We Are Smarter Than Me

I ran across a note today about a new collaborative book project called We Are Smarter Than Me, where over 900 participants are collectively writing a new business book using a wiki. The WSJ writes: "The effort is inspired, in part, by the best-known wiki-produced work — Wikipedia, a not-for-profit online encyclopedia. Despite occasional hiccups, Wikipedia is increasingly regarded as a reliable source for information, aided by community-enforced rules that it can’t contain either personal points of view or original research… The wiki book… will explore how businesses can use online communities, consumer-generated media such as blogs, and other Web content to help in their marketing, pricing, research and service."

It’s big news in the publishing world largely because the contributors are unpaid (gasp!). But the more interesting question to me is whether the wiki infrastructure will work for this kind of project. As I discussed a few days ago with regard to James Surowiecki’s book, exploiting "the wisdom of crowds" seems to depend crucially on the mechanisms and institutions exploited to gather and organize the collective wisdom.

One problem he notes in juries and other committee discussions is that certain people tend to dominate – generally, simply by talking more. People who talk more are seen as more authoritative by other group members. In the wiki environment, we might expect certain people to write more, to edit more, and just generally participate more. These will not necessarily be the ones with the most to contribute. There needs to be a mechanism by which everyone is motivated to participate and to speak up when they disagree about a direction that the discussion is taken, otherwise they may fall into the groupthink trap where many people privately disagree but each assumes he is in the minority.

I would suggest that they enhance the wiki with some kind of voting mechanism whereby the larger group can approve or reject chapters. Perhaps contributors could be encouraged to produce a few different versions and the group could vote to choose between them. Voting is a good mechanism to collect opinions from everyone and guard against dominance by a vocal minority. Ideally they could find a way to combine voting with the free-wheeling wiki environment and hope to gain the benefits of both.

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  • My hunch is that although I agree the mechanism for gathering individual evaluations is critical, the outcome will be garbage unless each person is motivated to do their best. This is why betting works well as a predictor (people want to win money prizes), and why democratic elections work well as a way of choosing between parties (the voters have to live with the consequences – which is a reason why ex-pats should not be allowed to vote). The most famous scientific collaboration/ fusion was the invented personage of Bourbaki as a way of some French mathemeticians publishing their ideas – but within the elite it was known who participated, and each will have felt that their career was impacted by what ‘Bourbaki’ wrote.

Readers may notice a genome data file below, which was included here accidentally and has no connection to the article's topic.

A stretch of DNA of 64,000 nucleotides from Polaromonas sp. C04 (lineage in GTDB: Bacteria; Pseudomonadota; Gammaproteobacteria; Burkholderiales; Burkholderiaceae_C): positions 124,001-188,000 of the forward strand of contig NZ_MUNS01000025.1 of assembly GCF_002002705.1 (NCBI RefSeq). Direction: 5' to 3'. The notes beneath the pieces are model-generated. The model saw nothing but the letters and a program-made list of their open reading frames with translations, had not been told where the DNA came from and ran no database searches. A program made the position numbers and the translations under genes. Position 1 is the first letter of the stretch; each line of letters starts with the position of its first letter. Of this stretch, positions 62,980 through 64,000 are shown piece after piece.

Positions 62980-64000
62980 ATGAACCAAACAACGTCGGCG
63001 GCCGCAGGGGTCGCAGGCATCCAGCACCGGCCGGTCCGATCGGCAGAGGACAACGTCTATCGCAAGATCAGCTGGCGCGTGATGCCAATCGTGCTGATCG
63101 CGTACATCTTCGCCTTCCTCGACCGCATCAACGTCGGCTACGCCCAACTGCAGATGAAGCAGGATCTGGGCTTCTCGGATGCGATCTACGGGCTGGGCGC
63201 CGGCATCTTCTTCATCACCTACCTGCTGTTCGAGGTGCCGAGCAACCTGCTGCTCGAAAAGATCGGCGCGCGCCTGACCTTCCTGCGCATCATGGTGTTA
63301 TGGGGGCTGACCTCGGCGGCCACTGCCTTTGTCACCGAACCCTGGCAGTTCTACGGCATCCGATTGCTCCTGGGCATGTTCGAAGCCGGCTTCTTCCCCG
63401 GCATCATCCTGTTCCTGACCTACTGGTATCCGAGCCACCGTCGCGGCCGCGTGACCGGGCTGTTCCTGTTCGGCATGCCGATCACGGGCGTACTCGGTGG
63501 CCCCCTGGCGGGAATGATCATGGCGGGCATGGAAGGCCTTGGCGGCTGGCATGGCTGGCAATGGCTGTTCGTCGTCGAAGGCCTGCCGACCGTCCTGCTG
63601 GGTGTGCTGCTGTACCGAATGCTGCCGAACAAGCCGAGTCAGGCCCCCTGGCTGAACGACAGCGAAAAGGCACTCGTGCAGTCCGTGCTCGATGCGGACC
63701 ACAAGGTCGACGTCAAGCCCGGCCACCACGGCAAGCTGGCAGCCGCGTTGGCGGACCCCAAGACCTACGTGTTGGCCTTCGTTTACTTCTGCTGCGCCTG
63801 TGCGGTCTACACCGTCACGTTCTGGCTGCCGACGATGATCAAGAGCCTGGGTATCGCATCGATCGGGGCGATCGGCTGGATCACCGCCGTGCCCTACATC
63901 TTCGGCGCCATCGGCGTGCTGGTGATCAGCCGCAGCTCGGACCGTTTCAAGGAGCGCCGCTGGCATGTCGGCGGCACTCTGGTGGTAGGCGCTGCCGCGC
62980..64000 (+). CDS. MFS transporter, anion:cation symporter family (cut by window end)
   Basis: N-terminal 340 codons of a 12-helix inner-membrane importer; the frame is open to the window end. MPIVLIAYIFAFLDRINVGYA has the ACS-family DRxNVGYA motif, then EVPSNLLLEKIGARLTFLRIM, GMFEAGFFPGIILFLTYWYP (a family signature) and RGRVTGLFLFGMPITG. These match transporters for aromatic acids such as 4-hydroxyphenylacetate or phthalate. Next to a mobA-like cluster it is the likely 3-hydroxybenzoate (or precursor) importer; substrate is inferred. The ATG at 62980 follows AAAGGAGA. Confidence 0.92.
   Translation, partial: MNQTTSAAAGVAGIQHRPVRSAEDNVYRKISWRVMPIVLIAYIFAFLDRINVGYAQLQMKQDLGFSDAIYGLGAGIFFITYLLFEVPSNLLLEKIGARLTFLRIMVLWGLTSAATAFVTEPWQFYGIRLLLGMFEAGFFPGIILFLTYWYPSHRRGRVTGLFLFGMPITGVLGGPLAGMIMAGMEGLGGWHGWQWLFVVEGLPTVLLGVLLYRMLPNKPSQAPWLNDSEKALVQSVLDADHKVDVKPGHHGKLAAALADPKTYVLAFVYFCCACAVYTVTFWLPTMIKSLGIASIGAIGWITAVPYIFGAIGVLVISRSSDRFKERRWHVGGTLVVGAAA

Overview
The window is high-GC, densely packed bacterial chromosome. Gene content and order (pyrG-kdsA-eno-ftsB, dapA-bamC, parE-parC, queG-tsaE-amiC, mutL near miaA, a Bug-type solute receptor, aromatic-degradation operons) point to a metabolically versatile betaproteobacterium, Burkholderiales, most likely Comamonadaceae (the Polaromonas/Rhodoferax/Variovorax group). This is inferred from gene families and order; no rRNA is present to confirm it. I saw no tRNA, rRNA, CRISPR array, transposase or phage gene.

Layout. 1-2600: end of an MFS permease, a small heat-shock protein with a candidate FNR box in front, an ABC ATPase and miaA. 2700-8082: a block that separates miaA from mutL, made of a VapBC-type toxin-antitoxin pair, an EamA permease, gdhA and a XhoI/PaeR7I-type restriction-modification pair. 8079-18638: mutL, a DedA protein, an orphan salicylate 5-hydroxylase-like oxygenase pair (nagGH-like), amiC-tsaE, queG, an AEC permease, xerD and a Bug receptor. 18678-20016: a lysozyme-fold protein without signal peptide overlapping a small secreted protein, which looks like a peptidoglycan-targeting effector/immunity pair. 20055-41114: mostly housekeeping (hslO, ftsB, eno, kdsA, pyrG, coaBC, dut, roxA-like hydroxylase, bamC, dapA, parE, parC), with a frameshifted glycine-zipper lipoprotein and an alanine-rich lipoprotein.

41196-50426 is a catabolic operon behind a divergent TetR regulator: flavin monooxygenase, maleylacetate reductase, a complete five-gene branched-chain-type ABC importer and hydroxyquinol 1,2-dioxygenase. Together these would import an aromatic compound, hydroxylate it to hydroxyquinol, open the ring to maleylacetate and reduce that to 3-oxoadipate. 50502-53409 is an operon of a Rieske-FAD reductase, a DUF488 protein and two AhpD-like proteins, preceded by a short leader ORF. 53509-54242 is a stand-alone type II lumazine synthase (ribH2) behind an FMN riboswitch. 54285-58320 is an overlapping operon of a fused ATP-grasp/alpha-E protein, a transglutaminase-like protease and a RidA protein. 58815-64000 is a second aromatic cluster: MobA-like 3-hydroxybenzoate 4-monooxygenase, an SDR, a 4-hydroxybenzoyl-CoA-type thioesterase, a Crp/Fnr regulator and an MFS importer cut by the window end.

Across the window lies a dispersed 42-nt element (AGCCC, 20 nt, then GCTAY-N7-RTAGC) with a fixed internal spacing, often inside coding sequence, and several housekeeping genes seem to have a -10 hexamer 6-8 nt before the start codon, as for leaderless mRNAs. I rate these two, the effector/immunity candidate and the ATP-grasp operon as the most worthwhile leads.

With this book, a large number of unpaid authors could be a recipe for irresponsibility and low quality – unless the authors are identified and held individually responsible (in some way – it could be informal) for the content of the book.

  • Robbie Muffin

    I’m very interested in this because I write internet software — in one incarnation of my work. ^^ A concern is that, in applications like wikipedia, there is much noise in general, only through the unifying force of the devoted (and possibly oppressive) minority does the work take form.

    There are topics in wikipedia where people are ousted from their positions as dictator, even benevolent dictator, by the interests of other active members (this actually happened to the founder of the entire project, in some of his areas of interest), and areas as well where people wish “the graffiti” would stop. (ie, it is a “pure” democracy with all the problems you suggest and more, but quite a bit of resilience as well.)

    The second problem would surely amplify with a simple voting mechanism, so some form of semi-majority qualifications would have to be erected on the voting (ie, people who contribute more often count more, but not those who contribute to the topic). Even if you wanted a representative democracy in a project like wikipedia, could you implement that mechanism effectively in a uniform manner without it being hijackable? And would it still be worth it — I mean, if you elected only certain votes to count would the general concensus drive the material?

    I think this idea of yours was actually discussed but I’m not sure to what extent the current content guidelines and other norms reflect that direction.